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How It Works: Stall horn

Warning a pilot to take action

Stall warning horns come in many sizes and flavors. Their operation can be as simple as low air pressure sucking on a plastic reed next to the cockpit that makes noise, or as sophisticated as triggering an electronic switch that sounds a warning. Arapahoe Aero at Centennial Airport near Denver had two types in the house on a recent visit: a Cirrus with a tab or “lift detector” that lifts to sound an electronic horn, and a Cessna 172 with just a hole in the wing. Both accomplish the same task; that is, making an annoying noise in the cockpit five to 10 knots before an aerodynamic stall occurs, warning the pilot to take action.

Preflight
Two systems seen most commonly are the hole in the wing and the lift detector system. The hole in the wing is a more basic device. When a low pressure area is created around the hole by a high angle of attack, either a plastic reed sounds in the cockpit as air passes over the reed, or the low pressure triggers a switch to operate a horn in the cockpit.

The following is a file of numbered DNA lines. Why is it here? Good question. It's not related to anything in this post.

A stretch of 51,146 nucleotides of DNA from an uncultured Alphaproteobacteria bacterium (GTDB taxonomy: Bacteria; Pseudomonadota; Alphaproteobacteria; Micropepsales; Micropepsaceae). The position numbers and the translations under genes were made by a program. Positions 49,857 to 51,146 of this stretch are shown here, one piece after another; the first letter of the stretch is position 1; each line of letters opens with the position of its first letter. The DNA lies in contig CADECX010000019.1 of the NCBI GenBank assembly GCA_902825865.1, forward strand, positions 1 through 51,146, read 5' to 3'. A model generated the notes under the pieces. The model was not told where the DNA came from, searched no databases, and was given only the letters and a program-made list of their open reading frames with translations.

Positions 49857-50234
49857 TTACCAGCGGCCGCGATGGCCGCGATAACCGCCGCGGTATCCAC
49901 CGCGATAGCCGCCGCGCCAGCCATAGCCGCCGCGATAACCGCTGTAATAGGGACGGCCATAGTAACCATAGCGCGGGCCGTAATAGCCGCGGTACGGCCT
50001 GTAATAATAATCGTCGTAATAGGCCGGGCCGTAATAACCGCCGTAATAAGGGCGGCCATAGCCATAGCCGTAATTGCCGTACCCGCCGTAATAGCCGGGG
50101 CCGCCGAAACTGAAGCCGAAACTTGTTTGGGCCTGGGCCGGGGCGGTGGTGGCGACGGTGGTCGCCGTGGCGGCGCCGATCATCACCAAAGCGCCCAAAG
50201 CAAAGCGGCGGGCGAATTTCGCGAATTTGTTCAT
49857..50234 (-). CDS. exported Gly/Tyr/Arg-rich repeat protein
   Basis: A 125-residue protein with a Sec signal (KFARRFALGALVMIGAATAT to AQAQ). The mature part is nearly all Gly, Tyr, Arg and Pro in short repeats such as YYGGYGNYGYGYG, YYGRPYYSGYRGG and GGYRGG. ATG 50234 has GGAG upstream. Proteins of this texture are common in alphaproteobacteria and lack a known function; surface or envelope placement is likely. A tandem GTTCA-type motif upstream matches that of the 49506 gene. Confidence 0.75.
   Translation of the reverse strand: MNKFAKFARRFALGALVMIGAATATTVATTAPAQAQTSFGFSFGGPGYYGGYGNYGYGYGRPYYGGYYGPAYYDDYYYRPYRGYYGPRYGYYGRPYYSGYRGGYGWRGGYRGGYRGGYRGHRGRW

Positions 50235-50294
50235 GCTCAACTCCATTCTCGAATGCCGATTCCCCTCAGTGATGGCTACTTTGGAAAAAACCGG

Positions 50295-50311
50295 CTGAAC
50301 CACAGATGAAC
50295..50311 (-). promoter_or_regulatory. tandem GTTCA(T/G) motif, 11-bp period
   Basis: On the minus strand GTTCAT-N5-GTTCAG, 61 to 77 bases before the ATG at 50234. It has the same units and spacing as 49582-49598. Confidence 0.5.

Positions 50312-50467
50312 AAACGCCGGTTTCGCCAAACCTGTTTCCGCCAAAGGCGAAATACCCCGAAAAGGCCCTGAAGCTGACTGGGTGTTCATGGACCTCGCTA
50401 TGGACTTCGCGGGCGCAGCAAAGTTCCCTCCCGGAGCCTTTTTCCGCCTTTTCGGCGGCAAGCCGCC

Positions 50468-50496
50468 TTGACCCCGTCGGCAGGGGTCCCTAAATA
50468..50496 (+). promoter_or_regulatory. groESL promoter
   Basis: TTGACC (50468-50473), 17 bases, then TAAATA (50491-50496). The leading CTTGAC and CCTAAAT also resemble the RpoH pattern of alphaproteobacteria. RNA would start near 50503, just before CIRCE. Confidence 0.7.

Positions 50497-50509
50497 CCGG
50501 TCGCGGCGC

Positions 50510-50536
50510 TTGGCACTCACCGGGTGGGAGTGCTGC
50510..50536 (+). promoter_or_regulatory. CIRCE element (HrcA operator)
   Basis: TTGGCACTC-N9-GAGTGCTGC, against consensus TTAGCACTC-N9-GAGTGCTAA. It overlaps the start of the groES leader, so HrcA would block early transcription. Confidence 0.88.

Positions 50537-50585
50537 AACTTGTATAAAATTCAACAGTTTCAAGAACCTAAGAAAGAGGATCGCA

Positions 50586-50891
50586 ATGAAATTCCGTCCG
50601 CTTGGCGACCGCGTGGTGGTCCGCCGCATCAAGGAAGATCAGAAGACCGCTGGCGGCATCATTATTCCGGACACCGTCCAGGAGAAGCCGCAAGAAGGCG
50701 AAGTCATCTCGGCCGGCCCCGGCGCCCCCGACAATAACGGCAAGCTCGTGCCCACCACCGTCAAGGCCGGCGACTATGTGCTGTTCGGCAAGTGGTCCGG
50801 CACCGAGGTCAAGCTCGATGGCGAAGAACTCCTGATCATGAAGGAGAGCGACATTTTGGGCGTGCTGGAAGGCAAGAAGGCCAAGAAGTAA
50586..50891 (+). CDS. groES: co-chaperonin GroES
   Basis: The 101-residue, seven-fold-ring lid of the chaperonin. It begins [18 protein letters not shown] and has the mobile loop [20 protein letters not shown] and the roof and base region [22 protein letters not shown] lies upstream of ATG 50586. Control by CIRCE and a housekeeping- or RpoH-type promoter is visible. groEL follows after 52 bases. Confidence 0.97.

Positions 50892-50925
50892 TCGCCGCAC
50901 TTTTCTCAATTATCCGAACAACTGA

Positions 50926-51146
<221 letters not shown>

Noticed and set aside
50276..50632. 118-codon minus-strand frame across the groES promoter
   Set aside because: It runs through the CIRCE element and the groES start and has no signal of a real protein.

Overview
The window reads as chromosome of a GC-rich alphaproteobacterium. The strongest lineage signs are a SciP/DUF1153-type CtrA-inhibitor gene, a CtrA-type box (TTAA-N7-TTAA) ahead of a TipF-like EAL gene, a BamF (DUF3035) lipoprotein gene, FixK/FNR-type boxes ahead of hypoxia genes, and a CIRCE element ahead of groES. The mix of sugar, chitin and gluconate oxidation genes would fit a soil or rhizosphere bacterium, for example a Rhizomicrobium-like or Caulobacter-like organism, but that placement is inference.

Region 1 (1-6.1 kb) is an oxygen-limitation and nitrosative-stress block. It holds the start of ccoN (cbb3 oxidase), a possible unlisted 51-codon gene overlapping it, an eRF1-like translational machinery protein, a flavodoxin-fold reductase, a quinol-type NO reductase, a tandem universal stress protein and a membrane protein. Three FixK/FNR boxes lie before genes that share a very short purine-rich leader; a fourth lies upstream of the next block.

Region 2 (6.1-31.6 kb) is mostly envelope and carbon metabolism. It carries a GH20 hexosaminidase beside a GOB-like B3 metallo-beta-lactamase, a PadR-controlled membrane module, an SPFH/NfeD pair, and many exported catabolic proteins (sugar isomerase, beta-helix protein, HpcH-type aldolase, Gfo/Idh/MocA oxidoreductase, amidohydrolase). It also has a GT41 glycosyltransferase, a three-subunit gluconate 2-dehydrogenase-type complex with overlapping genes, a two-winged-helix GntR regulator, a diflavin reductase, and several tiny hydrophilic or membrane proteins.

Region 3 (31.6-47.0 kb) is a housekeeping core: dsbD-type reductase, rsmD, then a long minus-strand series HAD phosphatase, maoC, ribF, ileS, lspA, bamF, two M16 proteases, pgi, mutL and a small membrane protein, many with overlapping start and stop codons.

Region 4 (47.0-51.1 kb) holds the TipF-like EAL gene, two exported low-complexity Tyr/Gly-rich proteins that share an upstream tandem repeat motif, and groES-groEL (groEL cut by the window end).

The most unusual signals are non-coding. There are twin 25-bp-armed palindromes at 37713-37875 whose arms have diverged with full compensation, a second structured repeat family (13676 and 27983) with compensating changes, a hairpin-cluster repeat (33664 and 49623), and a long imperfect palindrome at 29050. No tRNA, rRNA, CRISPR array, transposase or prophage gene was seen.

Stall warning horns come in many sizes and flavors. Their operation can be as simple as low air pressure sucking on a plastic reed next to the cockpit that makes noise, or as sophisticated as triggering an electronic switch that sounds a warning. Arapahoe Aero at Centennial Airport near Denver had two types in the house on a recent visit: a Cirrus with a tab or “lift detector” that lifts to sound an electronic horn, and a Cessna 172 with just a hole in the wing. Both accomplish the same task; that is, making an annoying noise in the cockpit five to 10 knots before an aerodynamic stall occurs, warning the pilot to take action.

When low pressure occurs around the hole and reed system, such as at a high angle of attack, it creates suction that can do two things, depending on the system. In a Cessna it vibrates a plastic reed in the cockpit behind a speaker baffle in the cabin. The speaker is at the upper right corner of the cockpit near the wing leading edge. There is no electricity involved.

The “lift detector” stall warning horn uses a tab that can be lifted during the preflight walk-around to sound the stall horn and requires an electrical system to operate. The lift detector does not react during normal airflow over the wing. When the angle of attack increases such as during an approach to a stall, disrupted airflow raises the tab and that sounds the electronic buzzer.

Alton Marsh

Alton K. Marsh

Freelance journalist
Alton K. Marsh is a former senior editor of AOPA Pilot and is now a freelance journalist specializing in aviation topics.

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